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Flood protection through a wing-wall river bund – Securing agriculture-based livelihoods in the coastal village of Kaduvetti, India

Submitted by Sibylle Kabisch 23rd April 2014 15:11


Kaduvetti's wing-wall river bund

Kaduvetti, a village located 2.5 km from the shore of the Bay of Bengal in Tamil Nadu and home to 52 families, is severely affected by saltwater intrusion and flooding, which is aggravated by climate change. The nearby canal of Karungal River only used to become salty during storms when salty backwater was pushed land inwards, flooding homes and damaging fields. With rising sea levels and a growing frequency and intensity of floods the canal is now brackish throughout most parts of the year. One third of the village’s land has in fact become not cultivatable. As for most families agriculture is the main source of income, this development severely endangers their livelihoods. If harvests are lost, the village is also not able to repay loans for fertilizers, or secure another loan for the next season. The agricultural office’s interest free loans for fertilizers are contingent upon annual harvest returns.

To protect their arable land from saltwater flooding, the community – supported by the EU-financed AdaptCap project – decided to strengthen the existing river bund. The wing-wall river bund was raised and broadened and now stretches for 1km along the banks of the river to prevent an inflow of salty water throughout the year. Overall, 5,200 m3 of soil, gravel and sand were used to construct the bund, guaranteeing a high stability of the construction. The bund protects the agricultural land in use from flooding and prevents 400 irrigation ponds from becoming saline. Previously barren land has been desalinated and can be cultivated again, giving farmers’ families the chance to sustain a living again. The bund can also be used as a road and prevents homes from being destroyed during floods. This bund has significantly helped the community in Kaduvetti to safeguard their livelihoods. Strengthening the bund has resulted in:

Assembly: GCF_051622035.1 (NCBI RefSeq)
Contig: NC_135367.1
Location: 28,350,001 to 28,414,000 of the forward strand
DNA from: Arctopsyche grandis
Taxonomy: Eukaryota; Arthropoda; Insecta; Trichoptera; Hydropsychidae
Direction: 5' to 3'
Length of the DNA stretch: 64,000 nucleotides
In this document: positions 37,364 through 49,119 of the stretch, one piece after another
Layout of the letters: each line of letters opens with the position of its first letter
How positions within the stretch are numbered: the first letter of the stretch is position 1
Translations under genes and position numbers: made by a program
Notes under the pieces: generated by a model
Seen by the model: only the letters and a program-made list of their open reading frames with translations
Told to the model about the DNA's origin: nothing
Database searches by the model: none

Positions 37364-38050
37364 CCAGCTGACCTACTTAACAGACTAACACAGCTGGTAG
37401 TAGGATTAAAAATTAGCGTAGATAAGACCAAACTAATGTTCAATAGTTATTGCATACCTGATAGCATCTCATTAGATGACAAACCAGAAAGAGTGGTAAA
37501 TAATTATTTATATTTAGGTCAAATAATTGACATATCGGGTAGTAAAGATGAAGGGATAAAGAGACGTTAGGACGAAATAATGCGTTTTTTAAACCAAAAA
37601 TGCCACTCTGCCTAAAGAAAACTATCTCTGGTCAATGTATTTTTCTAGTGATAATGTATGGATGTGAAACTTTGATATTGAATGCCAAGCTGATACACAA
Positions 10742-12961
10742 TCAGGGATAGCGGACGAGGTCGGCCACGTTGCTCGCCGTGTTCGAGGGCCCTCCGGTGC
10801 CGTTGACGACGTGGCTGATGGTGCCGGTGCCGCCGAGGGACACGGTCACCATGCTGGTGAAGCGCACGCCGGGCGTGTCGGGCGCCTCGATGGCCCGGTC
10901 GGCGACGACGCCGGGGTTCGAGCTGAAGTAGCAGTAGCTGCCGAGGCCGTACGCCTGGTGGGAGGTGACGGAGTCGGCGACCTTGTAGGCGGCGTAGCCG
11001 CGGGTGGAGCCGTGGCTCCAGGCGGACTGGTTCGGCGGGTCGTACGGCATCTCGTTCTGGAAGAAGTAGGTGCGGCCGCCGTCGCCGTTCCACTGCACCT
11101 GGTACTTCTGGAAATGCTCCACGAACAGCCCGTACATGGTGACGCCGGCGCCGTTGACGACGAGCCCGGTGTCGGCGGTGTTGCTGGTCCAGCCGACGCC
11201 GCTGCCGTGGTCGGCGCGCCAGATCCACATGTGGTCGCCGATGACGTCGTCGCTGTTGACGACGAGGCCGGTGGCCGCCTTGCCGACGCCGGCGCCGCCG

• Flood protection: 5,200 m3 of soil protect a total of 52 families and 75 acres of land from flooding and salt intrusion.
  • Increase in cultivable land and harvest: Thanks to the improved river bund an annual groundnut harvest of 37 tons can be achieved; after harvesting the groundnuts the land can be used for paddy cultivation making it possible to harvest a second crop.

Implementation cost

The overall costs of this adaptation measure – including a local vulnerability and needs assessment, capacity building measures in the community, technical support as well as material and labour costs – amounted to Rs. 304,630. Of these Rs. 284,630 were borne by AdaptCap while the community contributed Rs. 20,000.

Operation & maintenance of the system

In order to remain operative in the long run, several parts of the system require regular operation and maintenance (O&M). Regular O&M activities include: